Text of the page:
Risk & Economy » Regulation » Intangible assets: the right balance?

Intangible assets: the right balance?

Intangible assets, like brands and people, are not being accounted for. But is the balance sheet the right place?

broadside launched by the Big Four accountancy firms, along with Grant
Thornton and BDO, against our current system of corporate reporting was aimed at
improving the quality of information investors receive on a company. The firms
argue that quarterly and annual reporting should be replaced with real-time,
internet-based reporting and that purely financial data should be augmented by
more meaningful indicators of a company’s future prospects, such as customer
satisfaction, product or service defects, employee turnover and patent awards.

Calls for more meaningful reporting have been going on for years and, for a
time, it looked as though the now-defunct mandatory operating and financial
review would encourage better practice. But by adding its voice to the debate,
this powerful lobby group of accountants could actually drive changes in
behaviour that have so far proved elusive.

However, the biggest potential benefit of any change in reporting will not be
better-informed shareholders, but better-managed companies. At present,
companies are making poor decisions, as they are neither measuring nor managing
the real drivers of value in their businesses because they don’t currently have
to report on them.

Tim Ambler, senior fellow at London Business School, argues that the typical
board spends just 10% of its time on the marketplace – what he calls “the
sourcing and harvesting of cash flow” – and the remaining 90% discussing what to
spend its money on. The reason is that “the typical profit and loss account has
just one line for sales revenue and fills the rest of the page with details of
how the company uses its cashflow”.

What’s more, continues Ambler, “The balance sheet is getting less and less
interesting because it explains an ever-smaller part of a company’s market

He is referring to the fact that intangible assets – including brands and
customer– and employee-related intangibles – account for between 30% and 70% of
a typical company’s market value, depending on the sector. This is a reversal of
the situation even 30 years ago when tangible assets held sway. But even though
they are key drivers in today’s economy, intangibles are inadequately reflected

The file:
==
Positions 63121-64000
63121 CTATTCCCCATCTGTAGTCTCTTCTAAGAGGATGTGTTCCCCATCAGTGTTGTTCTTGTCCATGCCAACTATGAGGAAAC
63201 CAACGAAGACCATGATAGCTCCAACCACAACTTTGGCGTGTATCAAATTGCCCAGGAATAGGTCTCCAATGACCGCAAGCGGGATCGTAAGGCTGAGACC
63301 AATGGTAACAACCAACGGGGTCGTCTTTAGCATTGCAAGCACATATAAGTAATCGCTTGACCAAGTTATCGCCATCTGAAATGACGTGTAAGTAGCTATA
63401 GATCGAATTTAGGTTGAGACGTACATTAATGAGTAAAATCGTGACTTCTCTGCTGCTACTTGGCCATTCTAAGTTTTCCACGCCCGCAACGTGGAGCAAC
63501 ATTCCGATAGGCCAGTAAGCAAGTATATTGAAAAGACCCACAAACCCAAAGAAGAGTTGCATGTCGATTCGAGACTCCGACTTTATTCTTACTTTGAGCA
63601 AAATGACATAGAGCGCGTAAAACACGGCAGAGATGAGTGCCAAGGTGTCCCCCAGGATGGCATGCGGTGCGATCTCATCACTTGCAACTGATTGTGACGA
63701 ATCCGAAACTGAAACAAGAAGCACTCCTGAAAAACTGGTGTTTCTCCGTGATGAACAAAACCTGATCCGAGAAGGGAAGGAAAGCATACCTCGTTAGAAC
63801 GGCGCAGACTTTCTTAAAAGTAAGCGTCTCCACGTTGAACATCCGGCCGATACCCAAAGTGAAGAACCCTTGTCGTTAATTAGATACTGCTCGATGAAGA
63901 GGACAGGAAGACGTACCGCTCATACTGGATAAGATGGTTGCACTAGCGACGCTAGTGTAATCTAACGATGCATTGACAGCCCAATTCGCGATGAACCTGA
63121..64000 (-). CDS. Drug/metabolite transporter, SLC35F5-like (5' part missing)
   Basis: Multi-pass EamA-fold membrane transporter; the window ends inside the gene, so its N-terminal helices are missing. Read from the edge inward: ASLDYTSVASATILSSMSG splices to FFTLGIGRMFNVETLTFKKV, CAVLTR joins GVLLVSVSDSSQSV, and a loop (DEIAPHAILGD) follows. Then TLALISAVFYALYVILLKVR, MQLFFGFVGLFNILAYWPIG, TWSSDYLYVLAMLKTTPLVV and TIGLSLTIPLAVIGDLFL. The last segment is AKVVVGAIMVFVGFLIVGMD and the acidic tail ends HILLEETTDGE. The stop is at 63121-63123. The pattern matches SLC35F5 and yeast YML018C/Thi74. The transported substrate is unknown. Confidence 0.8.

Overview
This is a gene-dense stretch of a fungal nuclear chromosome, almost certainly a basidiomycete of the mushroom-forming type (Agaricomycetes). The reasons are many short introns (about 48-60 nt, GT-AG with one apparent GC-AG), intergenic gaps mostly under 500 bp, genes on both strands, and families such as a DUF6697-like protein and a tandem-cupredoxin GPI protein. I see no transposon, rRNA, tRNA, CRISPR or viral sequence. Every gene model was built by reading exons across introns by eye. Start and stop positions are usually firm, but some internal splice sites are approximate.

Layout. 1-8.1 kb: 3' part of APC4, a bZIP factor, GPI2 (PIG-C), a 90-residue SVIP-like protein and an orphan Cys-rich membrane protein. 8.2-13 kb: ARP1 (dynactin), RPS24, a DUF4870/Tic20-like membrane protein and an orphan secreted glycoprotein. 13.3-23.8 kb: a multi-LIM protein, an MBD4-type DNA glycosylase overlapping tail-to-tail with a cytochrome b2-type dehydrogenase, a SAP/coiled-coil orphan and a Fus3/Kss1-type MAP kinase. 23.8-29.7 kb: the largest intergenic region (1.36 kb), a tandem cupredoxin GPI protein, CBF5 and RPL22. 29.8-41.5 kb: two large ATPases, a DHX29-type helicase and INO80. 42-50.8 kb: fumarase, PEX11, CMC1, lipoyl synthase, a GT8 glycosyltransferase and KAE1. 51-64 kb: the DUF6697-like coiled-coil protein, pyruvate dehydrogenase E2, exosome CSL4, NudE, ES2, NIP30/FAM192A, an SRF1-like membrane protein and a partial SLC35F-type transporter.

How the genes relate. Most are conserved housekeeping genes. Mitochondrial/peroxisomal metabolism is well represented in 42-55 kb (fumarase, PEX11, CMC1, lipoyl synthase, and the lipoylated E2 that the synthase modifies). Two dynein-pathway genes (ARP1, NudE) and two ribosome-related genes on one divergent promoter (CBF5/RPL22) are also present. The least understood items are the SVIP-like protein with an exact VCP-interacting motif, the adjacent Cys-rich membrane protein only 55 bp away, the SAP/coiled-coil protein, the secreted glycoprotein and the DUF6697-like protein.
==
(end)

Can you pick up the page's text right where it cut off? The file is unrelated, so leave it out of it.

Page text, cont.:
on the balance sheet and neither boards nor investors properly understand them.
This skewed focus leads to poor decision making by companies and systematic
mispricing of stock by investors.

Michael Bleakley, beverages analyst at Crédit Suisse First Boston, says that
lack of information means analysts generally don’t take a sensible view about
how long brands will survive. “A common assumption is that they will fall off
and disappear within five to ten years,” he says.

And, on the management front, Gianni Ciserani, Procter & Gamble
vice-president and UK & Ireland managing director, drew attention to a prime
example of tactical decision making undermining long-term brand value in May
2006, when he criticised companies’ propensity to pour money into promotions,
which generate short-term sales, at the expense of innovation, marketing and
advertising, which build long-term brand equity.

Aggressive promotions
Retailers’ aggressive in-store promotion strategy is partly to blame and the way
to break this vicious circle is to counteract the downward price pressure by
investing in a strong innovation pipeline and building brand values through
advertising. But in the face of sales directors who are bonused on driving up
revenue rather than profits, this is easier said than done.

Robert Shaw, author of Marketing Payback and visiting professor at
Cass Business School, says: “Some finance directors don’t seem to realise what
is going on, while others admit to being frightened of tackling the sales
directors because they are so powerful.”

A greater understanding of the drivers of brand value and, by extension,
shareholder value, would clearly help. But IFRS3, which, from 1 January 2007
requires companies to break down the value of the intangibles they acquire as a
result of a takeover into five categories, including customer and market-related
intangibles rather than grouping them together under the catch-all term